Ups and downs can I only see on this chart.
"Instead of decreasing the epidemic curve, we've got a sort of plateau," Maria Ganczak, a specialist in epidemiology at the University of Zielona Góra, in western Poland, told the Financial Times." That was back in early June and it hasn't changed since.
What's up with Ireland? The last I checked the R0 had picked up again and was higher than that of Poland
It went up to about 1.28 but it's gone down again, around1.0 I believe. Apparently when you have a low R0 number and then a spike in cases, with a cluster or a couple of clusters for example, the R number rises rather abruptly but it doesn't necessarily mean that the general rate of infection has increased dramatically. The head of the modelling team in Ireland explains it thus:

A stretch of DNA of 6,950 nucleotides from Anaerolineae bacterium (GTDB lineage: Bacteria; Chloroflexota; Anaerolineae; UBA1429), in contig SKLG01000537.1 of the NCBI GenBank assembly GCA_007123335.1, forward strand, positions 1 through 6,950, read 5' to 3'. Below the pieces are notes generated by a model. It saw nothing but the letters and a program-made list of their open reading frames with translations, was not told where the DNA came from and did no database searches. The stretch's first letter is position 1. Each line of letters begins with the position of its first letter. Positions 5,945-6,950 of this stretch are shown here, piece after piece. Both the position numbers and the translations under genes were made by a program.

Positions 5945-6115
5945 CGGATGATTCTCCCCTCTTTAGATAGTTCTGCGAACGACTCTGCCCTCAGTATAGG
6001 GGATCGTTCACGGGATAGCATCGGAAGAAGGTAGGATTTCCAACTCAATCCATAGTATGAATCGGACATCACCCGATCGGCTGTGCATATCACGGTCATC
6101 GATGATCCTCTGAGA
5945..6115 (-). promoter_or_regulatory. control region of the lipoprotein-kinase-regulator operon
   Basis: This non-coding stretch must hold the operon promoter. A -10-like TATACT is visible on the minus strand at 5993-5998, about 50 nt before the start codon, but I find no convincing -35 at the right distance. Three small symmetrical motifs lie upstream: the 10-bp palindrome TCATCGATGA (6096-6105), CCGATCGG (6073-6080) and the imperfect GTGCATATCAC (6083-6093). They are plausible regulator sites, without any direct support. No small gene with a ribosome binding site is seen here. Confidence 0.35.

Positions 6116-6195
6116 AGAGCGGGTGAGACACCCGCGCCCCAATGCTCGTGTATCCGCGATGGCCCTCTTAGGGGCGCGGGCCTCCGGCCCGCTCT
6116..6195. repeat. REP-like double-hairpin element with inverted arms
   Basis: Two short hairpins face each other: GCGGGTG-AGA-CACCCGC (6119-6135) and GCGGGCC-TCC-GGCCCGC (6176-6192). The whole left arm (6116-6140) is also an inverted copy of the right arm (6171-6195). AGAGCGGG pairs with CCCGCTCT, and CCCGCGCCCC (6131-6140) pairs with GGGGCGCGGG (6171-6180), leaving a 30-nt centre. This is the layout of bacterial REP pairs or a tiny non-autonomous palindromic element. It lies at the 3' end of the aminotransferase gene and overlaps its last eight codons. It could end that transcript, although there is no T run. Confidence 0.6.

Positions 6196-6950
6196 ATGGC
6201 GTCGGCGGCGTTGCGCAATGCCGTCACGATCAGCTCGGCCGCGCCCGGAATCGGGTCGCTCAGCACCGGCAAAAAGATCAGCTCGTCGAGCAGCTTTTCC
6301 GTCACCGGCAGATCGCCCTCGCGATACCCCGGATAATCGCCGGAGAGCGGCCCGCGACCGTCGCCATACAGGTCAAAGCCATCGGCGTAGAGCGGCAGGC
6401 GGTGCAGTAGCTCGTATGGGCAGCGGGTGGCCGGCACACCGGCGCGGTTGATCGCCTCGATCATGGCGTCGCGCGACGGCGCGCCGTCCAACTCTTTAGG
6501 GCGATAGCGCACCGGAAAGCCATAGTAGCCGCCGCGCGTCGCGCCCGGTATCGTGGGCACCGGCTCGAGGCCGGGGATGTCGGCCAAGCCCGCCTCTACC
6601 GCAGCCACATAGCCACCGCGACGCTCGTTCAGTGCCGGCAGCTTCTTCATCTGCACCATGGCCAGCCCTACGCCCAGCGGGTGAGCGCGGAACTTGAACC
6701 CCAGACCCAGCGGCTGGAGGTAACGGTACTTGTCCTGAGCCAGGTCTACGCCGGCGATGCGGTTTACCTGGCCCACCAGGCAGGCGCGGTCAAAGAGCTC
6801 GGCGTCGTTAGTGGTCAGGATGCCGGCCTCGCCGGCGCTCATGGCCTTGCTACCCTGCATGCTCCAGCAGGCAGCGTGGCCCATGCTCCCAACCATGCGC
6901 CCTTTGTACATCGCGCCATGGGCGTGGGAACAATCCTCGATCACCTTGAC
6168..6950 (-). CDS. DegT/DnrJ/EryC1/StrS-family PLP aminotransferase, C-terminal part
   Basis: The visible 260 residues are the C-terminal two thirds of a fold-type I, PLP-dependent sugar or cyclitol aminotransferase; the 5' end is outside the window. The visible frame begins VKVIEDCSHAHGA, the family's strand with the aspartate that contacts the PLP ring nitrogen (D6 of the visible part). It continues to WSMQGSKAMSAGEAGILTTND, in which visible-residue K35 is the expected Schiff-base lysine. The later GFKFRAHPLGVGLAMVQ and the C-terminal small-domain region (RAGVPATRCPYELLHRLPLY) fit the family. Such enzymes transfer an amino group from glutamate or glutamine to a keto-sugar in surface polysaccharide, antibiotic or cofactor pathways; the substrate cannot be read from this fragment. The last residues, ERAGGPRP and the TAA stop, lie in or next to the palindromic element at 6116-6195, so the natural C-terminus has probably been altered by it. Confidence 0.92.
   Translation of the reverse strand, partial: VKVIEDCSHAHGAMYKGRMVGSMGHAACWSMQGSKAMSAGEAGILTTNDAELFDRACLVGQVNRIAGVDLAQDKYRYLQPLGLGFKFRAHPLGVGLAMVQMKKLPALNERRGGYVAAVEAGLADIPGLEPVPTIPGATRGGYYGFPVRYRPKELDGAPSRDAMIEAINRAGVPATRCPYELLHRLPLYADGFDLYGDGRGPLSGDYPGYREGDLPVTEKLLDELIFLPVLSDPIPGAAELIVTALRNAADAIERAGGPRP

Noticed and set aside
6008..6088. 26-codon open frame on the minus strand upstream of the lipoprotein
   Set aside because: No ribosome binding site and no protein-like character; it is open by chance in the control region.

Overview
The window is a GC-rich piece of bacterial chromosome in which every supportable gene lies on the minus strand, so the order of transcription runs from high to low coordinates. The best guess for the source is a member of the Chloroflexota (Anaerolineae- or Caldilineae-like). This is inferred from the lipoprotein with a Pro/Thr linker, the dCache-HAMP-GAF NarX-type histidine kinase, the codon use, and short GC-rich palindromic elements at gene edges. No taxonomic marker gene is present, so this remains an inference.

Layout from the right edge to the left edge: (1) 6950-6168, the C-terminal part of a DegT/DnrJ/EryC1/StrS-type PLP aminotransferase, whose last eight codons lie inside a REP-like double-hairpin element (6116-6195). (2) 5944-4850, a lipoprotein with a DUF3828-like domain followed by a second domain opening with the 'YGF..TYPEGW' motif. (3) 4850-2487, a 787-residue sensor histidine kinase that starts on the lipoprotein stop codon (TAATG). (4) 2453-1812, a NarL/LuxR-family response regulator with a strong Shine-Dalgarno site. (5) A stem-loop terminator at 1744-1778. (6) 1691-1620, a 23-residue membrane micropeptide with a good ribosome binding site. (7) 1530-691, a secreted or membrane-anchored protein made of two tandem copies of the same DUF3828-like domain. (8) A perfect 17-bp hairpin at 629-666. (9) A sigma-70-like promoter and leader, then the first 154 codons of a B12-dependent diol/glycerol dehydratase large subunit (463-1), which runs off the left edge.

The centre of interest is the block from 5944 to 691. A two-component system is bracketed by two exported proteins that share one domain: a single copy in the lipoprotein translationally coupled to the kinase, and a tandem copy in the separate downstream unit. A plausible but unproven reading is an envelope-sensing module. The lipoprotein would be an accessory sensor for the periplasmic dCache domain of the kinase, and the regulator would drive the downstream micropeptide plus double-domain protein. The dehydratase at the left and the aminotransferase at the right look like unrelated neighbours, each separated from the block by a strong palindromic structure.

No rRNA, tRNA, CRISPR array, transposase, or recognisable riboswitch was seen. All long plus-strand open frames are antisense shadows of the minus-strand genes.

Broadly speaking the last couple of weeks we've had very low levels of disease, very low case numbers confirmed per day," Nolan said last night.
We'd a particularly low case count in week 26, that's two weeks ago, with only 61 cases in total being confirmed. And then last week we saw a higher number, 93, and at the end of this week we'll probably see around that number again. So the last two weeks, we've seen just a little bit more little bit more incident cases than we saw three weeks ago.
As for Poland, do we know how they arrive at their R number, as in which mathematical model they use? Because it doesn't make sense that Poland, where restrictions are largely lifted and people are no longer observing most precautions, can have a lower transmission rate than Ireland.